Nick Nicely ‘Psychotropia’ (Tenth Planet, 2003)

Born on a transatlantic flight layover in 1959, from the moment he took his first breath there was always going to be something a little different about Nick Nicely.

Labelled “the pop star that never was” by FACT magazine, Nicely proffered an inimitable brand of electro-psychedelia that fused classical music, eclectic psych-folk and the dark, angular electronics of acts like Tubeway Army and pre-’Dare’ Human League, while his mind-bending 1982 single, ‘Hilly Fields’, influenced artists ranging from Soft Machine’s Robert Wyatt to XTC’s Andy Partridge.

But it wasn’t all freaky fun and games for Nicely, oh no. Despite the critical acclaim for ‘Hilly Fields’, the single made little headway (none at all, in fact) in the charts, and after he blocked the release of follow-up single ‘On The Coast’, Nicely was dropped by his then-label, EMI. With little equipment at his disposal and even less financial backing, he packed away his copies of ‘Replicas’ and ‘Reproduction’ and retreated from the music industry almost entirely for a number of years.

This would be a rather boring story if it ended there though. Having enjoyed commercial success as a house producer throughout the 1990s, by 2003 Nicely was putting out music under his own name again, allowing psychedelic reissue boffin David Wells to put out an album that compiled his earlier solo material along with various unreleased tracks.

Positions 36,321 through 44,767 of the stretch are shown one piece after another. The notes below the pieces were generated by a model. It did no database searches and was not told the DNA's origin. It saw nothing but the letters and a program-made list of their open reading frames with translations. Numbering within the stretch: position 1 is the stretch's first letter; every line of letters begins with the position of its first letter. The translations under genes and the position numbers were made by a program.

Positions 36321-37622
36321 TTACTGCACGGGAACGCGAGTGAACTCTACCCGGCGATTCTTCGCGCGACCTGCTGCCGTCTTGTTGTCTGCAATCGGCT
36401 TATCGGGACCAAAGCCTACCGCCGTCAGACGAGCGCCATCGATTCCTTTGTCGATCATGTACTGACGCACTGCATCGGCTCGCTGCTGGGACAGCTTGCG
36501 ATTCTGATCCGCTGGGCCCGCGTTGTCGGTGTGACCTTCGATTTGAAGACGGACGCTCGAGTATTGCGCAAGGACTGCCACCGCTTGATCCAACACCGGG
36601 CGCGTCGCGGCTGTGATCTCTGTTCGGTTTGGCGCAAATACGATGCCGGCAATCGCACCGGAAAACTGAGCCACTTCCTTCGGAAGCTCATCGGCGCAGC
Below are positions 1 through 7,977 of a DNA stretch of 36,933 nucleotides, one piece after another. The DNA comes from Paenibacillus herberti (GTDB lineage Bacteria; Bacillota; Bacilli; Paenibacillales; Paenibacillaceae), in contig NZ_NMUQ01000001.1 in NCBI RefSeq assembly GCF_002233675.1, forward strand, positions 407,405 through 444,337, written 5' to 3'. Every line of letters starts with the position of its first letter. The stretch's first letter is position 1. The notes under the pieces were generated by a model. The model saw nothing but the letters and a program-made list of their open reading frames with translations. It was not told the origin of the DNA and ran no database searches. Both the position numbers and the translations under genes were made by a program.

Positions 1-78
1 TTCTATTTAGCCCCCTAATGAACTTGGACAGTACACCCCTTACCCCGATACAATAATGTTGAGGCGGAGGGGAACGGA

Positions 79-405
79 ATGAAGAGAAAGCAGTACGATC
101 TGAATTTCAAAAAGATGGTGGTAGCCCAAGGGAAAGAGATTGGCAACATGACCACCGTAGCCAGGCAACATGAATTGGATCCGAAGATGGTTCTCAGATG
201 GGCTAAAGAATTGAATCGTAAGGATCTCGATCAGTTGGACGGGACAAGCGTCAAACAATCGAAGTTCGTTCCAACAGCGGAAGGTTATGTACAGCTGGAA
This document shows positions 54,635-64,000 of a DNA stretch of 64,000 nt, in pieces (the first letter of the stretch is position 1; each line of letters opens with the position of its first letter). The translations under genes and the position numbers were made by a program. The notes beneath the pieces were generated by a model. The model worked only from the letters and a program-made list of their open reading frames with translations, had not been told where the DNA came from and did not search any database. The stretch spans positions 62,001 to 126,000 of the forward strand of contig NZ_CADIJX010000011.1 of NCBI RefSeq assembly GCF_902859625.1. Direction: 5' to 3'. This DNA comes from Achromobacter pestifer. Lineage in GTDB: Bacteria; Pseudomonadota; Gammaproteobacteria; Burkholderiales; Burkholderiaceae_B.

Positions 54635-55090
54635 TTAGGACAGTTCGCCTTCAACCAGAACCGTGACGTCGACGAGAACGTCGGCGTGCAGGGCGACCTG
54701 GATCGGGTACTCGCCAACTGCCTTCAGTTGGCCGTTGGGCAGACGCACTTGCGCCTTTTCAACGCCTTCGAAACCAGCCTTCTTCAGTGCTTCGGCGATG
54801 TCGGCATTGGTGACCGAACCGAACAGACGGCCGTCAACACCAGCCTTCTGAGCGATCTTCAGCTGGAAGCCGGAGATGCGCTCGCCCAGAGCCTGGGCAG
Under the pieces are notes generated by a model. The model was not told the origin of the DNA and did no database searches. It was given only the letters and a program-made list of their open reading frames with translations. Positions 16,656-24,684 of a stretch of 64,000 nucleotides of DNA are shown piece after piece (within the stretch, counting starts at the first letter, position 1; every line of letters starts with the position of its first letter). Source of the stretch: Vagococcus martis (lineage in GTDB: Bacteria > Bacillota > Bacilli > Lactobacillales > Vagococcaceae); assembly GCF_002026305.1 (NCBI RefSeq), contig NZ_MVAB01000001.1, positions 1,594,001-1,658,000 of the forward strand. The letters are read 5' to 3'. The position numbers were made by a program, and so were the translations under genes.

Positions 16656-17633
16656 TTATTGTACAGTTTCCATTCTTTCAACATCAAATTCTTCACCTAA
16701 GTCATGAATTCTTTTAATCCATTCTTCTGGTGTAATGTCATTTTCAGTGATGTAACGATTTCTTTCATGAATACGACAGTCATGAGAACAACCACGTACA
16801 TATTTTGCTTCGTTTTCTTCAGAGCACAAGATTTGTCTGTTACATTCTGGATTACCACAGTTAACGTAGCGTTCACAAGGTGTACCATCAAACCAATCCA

Titled ‘Psychotropia’, it’s one of the few albums for which the word “phantasmagorical” might actually be appropriate – from the trippy garishness of the artwork to the kaleidoscopic majesty of tracks like ‘49 Cigars’ (the Tubeway Army/’Magical Mystery Tour’-era Beatles collaboration that never happened).

‘Heaven’s Gate’, which appears on the expanded CD reissues of 2004 and 2010, is a lush, melody-rich ballad that feels like rolling down a grassy knoll on a summer’s day. Together with the sublime ‘Hilly Fields’, the whole album is like opening a tightly locked box and revelling in the rush of colours and textures that tumble out before your eyes.

In 1982, NME declared ‘Hilly Fields’ to be “the best psychedelic record made since the 60s”. If you find yourself inclined to agree, then it’s recommended that you check out ‘Psychotropia’ – which is probably one of the best psychedelic records ever made.

Full stop.

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